School Nursing

The Relentless School Nurse: Gorp’s Gift – A Lesson in Gun Safety for our Youngest Students

Gorp’s Gift by Sherri Chessen – Download the open-access book here!

Considering the importance of sharing the concept of gun safety, utilizing the children’s book, “Gorp’s Gift” as an educational tool seems promising. This book effectively communicates responsible behavior around guns, using the character Gorp to engage students and emphasize the need for caution and safety first. There are very few books that effectively address gun safety to our youngest learners, but Gorp’s Gift is at the top of my very short list.

Integrating this book into a health lesson for our youngest students could open up valuable discussions about the potential risks associated with guns. By creating a safe space for students to express their concerns and ask questions, we can foster a culture of awareness and safety within our school community. 

Additionally, the incorporation of the Student Pledge, featuring Gorp, can encourage students to actively participate in promoting responsible actions and decisions related to gun safety. Leveraging this pledge can reinforce the message of prioritizing safety and nurturing a sense of accountability among students.

In essence, leveraging “The Gorp’s Gift” in our role as school nurses can significantly contribute to building a responsible and safety-conscious school environment. By encouraging open discussions and emphasizing the importance of informed decision-making, we can empower students to prioritize their well-being and contribute to a secure educational setting.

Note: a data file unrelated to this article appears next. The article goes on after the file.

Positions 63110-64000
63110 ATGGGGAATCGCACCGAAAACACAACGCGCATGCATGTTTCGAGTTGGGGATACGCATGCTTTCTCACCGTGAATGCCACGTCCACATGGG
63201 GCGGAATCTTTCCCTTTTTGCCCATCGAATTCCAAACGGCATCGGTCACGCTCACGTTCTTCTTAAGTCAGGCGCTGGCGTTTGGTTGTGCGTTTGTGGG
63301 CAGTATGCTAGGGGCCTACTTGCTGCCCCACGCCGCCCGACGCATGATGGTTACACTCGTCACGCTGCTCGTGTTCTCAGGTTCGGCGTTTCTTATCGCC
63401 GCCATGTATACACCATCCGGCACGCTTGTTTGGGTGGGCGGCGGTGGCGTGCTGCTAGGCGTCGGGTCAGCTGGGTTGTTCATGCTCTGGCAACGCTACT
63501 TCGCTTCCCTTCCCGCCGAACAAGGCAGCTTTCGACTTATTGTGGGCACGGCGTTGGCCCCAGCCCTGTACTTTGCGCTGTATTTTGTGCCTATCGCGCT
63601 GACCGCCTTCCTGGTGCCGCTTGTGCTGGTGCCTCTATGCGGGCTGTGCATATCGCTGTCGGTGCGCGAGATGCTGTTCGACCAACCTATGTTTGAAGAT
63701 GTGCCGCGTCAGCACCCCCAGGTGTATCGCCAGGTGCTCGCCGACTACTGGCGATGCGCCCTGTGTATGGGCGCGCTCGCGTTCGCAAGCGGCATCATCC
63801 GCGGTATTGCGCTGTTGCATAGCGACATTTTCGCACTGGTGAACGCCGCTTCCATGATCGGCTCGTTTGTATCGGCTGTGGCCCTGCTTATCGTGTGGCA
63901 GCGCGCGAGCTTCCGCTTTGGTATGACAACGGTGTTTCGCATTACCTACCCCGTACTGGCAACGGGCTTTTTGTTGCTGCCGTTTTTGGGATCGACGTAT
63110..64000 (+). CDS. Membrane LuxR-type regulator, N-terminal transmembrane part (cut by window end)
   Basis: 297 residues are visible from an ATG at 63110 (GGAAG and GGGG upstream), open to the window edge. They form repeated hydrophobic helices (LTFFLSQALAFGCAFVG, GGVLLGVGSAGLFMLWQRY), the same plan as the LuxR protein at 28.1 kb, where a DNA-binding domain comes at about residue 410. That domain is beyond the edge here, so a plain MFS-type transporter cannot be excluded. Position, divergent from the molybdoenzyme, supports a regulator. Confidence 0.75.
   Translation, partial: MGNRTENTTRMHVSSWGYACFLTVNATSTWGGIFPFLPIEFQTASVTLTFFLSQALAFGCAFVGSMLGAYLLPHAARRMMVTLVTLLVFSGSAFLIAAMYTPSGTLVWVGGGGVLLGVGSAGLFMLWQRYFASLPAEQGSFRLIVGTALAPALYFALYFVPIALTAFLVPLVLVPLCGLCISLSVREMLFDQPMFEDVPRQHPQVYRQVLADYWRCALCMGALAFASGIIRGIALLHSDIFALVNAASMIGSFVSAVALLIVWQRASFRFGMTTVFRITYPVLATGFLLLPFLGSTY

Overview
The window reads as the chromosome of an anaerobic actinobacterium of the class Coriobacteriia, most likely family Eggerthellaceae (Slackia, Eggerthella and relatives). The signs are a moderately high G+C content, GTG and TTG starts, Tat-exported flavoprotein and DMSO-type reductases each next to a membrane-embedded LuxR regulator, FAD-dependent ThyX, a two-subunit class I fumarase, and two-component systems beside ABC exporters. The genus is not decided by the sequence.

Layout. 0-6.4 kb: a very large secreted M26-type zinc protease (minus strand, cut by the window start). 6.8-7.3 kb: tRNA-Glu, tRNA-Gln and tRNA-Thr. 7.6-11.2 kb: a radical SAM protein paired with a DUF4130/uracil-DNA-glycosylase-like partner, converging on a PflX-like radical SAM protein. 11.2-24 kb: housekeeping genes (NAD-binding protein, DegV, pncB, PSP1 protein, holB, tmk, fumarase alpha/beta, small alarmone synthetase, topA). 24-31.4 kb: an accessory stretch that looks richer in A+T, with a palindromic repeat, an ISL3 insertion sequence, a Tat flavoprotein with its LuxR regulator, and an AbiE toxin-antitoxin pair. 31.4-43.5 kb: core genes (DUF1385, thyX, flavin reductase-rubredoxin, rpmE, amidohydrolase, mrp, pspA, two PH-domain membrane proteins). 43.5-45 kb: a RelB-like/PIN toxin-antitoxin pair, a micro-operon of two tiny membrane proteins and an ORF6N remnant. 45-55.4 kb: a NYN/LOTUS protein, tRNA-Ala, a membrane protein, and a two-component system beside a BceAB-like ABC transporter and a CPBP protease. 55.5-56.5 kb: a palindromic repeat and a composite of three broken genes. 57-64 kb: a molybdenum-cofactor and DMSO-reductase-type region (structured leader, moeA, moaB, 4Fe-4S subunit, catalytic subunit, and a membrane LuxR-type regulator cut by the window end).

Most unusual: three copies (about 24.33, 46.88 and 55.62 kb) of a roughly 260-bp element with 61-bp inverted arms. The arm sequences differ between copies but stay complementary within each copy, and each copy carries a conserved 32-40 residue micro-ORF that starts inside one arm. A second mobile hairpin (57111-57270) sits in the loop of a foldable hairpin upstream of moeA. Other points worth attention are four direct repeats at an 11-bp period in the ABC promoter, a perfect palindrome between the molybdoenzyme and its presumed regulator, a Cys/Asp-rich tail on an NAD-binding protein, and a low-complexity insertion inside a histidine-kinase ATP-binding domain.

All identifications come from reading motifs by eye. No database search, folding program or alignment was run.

Let’s explore the potential of “The Gorp’s Gift” as a means to promote responsible decision-making and foster a culture of safety among our students. I have already read Gorp’s Gift to my preschool students and they LOVED it! Gun safety is part of the Second Step Curriculum used in many early childhood education classes during the. I have included a lesson plan in case anyone is interested in using it in your schools! 

Here is a lesson plan that is open access through the Committee for Children


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